American presidential candidate Donald Trump has made several public statements accusing politicians at the federal and state levels of “rigging” the current elections. He declared that the entire system, at every level, is being manipulated to deny him the presidency. So far, as of November 6, 2016, he has not yet supplied any evidence to support his accusation.
In sub-Saharan Africa, incumbent heads of state have developed the high art of rigging elections over several decades of practical experience.
Between 1960 and 1990, most African countries did not have multiparty political systems. Their constitutions allowed only a single named party in a system known as the “African One-Party State.” Under this system, the party hierarchy chose the sole candidate for each election. That person always was the incumbent president.
After 1985, most African governments moved toward multiparty democracy under pressure from their newly educated younger generations. Opposition parties were created. In a small number of countries, such as Zambia, Ghana and Mali, presidential elections were conducted honestly, resulting in opposition candidates coming to power. In most of the new multiparty countries, however, presidential elections were rigged in the last stage of vote compilation at the national levels. As the late Soviet dictator Joseph Stalin said about elections, “the people vote, but we do the counting.”
In the first decade of the 21st Century, a number of African governments amended their constitutions to include language that limited heads of state to two terms. This is similar to the two-term limit for American presidents in the US Constitution. There was such strong feeling about the limit on presidential mandates, that some constitutions had clauses prohibiting the amendment of the two-term limit. This was true of the Republic of Congo, Rwanda, Burundi, the Democratic Republic of Congo and Tanzania, among others.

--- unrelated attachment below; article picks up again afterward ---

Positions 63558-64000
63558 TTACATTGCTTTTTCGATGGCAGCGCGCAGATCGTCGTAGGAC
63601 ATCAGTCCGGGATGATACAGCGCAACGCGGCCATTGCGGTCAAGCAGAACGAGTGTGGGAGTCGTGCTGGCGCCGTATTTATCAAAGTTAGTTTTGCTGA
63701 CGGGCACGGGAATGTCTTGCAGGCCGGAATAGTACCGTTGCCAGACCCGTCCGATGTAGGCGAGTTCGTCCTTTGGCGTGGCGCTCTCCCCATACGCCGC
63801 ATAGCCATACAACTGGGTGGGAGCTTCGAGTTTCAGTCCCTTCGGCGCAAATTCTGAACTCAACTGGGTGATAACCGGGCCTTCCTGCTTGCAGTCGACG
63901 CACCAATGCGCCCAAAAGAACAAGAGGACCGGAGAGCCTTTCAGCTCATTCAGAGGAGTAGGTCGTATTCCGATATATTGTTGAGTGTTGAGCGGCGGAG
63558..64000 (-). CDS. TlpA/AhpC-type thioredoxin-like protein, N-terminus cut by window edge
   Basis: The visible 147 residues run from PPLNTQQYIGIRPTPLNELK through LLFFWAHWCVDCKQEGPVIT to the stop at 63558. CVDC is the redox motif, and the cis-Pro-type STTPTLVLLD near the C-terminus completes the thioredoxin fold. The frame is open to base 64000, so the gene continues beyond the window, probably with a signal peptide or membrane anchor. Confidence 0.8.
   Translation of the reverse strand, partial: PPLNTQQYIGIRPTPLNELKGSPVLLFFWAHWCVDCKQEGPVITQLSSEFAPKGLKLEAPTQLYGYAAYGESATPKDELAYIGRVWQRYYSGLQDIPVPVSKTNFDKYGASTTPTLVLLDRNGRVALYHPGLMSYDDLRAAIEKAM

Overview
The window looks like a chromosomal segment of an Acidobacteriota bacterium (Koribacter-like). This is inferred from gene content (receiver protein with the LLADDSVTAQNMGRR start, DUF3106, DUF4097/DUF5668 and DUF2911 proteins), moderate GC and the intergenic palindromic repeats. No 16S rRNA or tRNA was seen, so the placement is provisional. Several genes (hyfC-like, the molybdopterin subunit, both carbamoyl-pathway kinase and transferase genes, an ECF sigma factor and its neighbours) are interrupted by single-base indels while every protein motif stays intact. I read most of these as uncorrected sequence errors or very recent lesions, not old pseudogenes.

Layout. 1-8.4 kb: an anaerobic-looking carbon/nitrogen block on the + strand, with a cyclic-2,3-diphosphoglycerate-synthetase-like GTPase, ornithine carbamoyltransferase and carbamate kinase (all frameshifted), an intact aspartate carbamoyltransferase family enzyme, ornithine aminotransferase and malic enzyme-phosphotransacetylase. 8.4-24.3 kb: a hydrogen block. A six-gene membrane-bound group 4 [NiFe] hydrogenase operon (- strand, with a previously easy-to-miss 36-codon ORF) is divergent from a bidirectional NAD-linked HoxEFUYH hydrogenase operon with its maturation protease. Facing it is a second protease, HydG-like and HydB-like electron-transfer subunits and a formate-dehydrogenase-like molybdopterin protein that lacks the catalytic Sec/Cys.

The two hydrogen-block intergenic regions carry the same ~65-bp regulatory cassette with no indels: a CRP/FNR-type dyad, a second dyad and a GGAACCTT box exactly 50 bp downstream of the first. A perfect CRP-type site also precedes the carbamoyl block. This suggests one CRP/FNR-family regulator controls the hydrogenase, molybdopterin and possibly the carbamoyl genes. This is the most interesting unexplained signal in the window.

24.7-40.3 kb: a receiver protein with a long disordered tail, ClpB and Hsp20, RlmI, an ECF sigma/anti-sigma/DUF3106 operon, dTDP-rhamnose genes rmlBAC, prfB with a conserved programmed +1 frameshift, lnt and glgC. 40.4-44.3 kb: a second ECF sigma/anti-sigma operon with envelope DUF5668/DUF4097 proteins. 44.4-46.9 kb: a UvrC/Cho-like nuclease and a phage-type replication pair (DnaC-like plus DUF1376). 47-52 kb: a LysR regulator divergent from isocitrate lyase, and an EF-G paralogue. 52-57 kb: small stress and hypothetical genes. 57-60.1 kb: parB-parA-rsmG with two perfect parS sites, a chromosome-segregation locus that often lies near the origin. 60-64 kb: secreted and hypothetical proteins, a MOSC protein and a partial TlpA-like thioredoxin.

During the decade beginning in the year 2010, a number of elected African heads of state started to come up against the two-term limit as they entered their final years in office. This was too much for some of them to bear, so they organized referenda to amend the constitution to eliminate the two-term limitation. This was the case in Rwanda and the Republic of Congo. The constitutions prohibited amendments to the two-term limit clauses, so their sole solution was to hold referenda to write new constitutions.
In the Democratic Republic of the Congo, President Kabila indicated that he wanted to change the constitution to eliminate the two-term limit. But this announcement caused such tremendous public opposition that he withdrew his proposal. On the other hand, the President decided not to provide funds to the electoral commission for the organization of the election schedules for 2016, resulting in an indefinite delay in holding the election, with the incumbent president remaining in power.
In Burkina Faso, President Blaise Compaore sent a message to Parliament requesting that the constitution be amended. This resulted in such a tremendous citizen rejection of the proposal that Compaore had to flee his country in the face of huge protesting crowds. In the Republic of Mali by contrast, President Alpha Konare visited the United States while he was in his second term. During a question period after he gave a speech, he was asked if he intended to amend his country’s constitution to eliminate the two-term limit. He responded: “I look forward to being an ex-President.”
As the year 2016 comes to an end, African democracy is still an idea in its infancy. Acceptance of the risk of losing an election continues to elude most heads of state, as well as most ruling political parties. Nevertheless, one can say that Africa has made great strides toward open societies since the 1960s. There are multiple parties, multiple media, and more informed electorates in over half the countries. Most of the credit for these positive developments belongs to the younger generation of African citizens who are better educated and better informed than their parents and grandparents. But the United States and other western nations deserve some of the credit due to their support for African civil society and African electoral systems, as well as their relentless pressure on African political leadership.